Directly after the war, a strong tendency exists to bundle scientific research for defence and to take a different approach from the pre-war years. It appears that the Netherlands Organisation for Applied Scientific Research TNO is an excellent framework for accommodating this research area. On July 6, 1946, the government approved the plan for a special organisation under the Central Organisation of TNO in which natural science research for the Netherlands defence could be bundled with a legal entity with a public-law character. On July 12, 1947, the National Defence Organisation (RVO-TNO) was established with its registered office in The Hague. The chairman is Prof. Dr. G.J. Sizoo. RVO-TNO also host the Chemical Laboratory of the Artillery Establishments, which then continues as the Technological Laboratory RVO-TNO. Ir. AJ der Weduwen becomes the director. He also acted as secretary to the National Defence Organisation’s Board during its start-up phase.
The more or less related Central Laboratory of the Armed Forces becomes the Chemical Laboratory RVO-TNO. Own housing is not yet available; both the Technological and the Chemical Laboratories will remain ‘in rooms’ of the Technical University Delft at the Julianalaan 134 for a long time.
The technology research activities from before the war are resumed: test work for the Armed Forces, covering more fields than just the field of explosives. Research is also being conducted on all kinds of other materials that are used by the Armed Forces, such as oils, waxes, and lubricants. Contact with the Technical University Delft, which will later be represented in the so-called Assistance Committee, is an important support to this work.
Along the Lange Kleiweg, Rijswijk, on a well-known terrain (see above), an own TNO research complex is being built for both laboratories mentioned above, and for the Medical Biological Institute (MBI) which was based in Leiden. The MBI, founded in 1947, became the Medical-Biological Laboratory (MBL) in 1952. The MBL applied pharmacological, molecular-biological and biophysical research in an integrated manner for the understanding of the molecular processes in the nervous system and the immune system. The MBL also investigated genetic material (DNA). With this knowledge, the Ministry of Defence worked on the one hand on protection against radioactive, chemical and biological weapons, and on the other hand on the treatment of the effects of these weapons such as nerve gas poisoning.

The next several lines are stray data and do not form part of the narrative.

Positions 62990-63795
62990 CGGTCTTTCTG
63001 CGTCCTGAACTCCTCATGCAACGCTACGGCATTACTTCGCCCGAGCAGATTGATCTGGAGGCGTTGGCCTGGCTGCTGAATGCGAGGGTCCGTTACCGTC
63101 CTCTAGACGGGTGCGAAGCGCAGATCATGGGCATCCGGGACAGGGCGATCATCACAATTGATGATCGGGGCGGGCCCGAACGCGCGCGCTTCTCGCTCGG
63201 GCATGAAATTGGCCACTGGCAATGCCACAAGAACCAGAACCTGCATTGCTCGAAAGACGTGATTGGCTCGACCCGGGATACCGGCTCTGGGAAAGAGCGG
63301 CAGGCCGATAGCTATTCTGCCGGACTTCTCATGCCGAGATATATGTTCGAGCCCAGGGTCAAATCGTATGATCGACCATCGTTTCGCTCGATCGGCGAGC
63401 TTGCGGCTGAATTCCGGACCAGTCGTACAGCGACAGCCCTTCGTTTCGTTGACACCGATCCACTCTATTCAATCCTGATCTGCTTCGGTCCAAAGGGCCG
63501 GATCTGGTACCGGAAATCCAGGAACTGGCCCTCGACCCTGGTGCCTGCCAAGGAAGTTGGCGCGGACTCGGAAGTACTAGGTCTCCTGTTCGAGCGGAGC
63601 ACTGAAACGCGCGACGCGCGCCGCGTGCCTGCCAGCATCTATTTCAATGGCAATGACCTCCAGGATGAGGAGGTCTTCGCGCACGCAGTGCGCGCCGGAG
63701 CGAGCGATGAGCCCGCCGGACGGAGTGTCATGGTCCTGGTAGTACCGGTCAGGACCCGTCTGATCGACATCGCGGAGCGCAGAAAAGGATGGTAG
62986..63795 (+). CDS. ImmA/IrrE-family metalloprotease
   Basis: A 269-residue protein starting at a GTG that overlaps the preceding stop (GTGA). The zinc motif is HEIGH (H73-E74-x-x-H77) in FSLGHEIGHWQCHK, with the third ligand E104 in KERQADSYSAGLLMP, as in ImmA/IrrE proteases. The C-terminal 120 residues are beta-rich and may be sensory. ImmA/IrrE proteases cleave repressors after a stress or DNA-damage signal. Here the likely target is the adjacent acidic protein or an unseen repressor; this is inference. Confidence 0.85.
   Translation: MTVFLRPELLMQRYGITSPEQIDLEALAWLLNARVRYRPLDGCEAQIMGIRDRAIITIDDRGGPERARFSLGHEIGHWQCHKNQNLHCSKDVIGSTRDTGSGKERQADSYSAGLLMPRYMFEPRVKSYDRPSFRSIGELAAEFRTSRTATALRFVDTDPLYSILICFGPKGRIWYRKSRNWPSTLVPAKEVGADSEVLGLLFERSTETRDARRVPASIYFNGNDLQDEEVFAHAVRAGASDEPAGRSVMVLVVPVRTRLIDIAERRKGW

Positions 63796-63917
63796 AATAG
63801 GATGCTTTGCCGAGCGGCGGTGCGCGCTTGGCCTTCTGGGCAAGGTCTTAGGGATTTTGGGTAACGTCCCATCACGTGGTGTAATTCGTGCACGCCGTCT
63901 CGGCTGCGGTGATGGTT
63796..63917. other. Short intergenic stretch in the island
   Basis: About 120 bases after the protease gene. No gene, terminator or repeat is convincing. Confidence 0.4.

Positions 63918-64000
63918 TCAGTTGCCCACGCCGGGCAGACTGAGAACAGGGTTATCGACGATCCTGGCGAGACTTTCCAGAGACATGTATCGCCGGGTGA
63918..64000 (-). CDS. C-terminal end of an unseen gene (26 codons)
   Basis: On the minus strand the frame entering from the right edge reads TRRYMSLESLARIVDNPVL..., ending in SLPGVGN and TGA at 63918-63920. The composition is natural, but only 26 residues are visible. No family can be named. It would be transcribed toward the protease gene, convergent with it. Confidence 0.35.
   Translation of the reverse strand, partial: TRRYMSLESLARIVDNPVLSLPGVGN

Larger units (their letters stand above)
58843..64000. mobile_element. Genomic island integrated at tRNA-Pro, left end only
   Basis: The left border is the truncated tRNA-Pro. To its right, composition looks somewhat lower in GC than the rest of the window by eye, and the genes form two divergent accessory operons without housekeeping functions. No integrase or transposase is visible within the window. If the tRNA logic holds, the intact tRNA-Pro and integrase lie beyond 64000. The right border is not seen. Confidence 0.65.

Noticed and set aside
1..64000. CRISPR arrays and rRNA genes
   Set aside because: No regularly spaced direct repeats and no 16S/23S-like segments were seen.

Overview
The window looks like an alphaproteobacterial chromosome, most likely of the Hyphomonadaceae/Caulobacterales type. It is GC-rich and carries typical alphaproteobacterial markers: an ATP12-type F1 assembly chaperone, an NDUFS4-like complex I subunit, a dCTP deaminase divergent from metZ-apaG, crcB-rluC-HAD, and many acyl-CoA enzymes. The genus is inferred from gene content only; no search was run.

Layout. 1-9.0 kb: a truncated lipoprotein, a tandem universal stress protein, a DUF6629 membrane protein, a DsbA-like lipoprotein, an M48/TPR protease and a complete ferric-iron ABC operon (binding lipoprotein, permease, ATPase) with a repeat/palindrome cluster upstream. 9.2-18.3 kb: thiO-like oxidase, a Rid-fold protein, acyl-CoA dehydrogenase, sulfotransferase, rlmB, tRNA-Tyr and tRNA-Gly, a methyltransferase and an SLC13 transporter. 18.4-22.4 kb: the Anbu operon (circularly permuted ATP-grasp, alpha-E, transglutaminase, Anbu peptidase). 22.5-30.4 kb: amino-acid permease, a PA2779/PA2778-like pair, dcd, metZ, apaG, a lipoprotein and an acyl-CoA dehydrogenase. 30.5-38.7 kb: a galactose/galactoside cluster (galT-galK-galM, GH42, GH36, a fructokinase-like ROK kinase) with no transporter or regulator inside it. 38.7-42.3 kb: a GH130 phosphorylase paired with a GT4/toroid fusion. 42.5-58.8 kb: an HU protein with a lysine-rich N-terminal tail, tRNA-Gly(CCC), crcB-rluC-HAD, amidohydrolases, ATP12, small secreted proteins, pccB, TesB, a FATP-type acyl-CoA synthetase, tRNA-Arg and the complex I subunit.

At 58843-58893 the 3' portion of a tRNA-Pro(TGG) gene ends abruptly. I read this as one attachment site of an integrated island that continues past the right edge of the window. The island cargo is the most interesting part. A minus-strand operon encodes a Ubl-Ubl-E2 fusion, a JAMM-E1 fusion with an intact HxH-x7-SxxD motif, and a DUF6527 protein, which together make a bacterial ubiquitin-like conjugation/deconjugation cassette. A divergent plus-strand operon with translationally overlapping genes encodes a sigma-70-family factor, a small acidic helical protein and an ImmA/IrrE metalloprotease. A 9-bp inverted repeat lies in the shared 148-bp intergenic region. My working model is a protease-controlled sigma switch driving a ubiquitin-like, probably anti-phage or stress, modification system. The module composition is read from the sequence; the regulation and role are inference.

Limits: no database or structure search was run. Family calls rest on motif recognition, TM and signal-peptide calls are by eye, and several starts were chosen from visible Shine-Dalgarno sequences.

On 29 January 1954, HRH Prince Bernhard opens the new Medical-Biological Laboratory (MBL) at the Lange Kleiweg 137, Rijswijk. The MBL is part of the National Defence Research Organisation TNO until 1 April 1977.
In 1956, the Technological Laboratory moved into the new housing “Prince Maurits Building”, adjacent to the MBL. The Chemical Laboratory followed in 1957. The opening of the new building of both institutes took place by the Minister of Defence on April 17, 1957.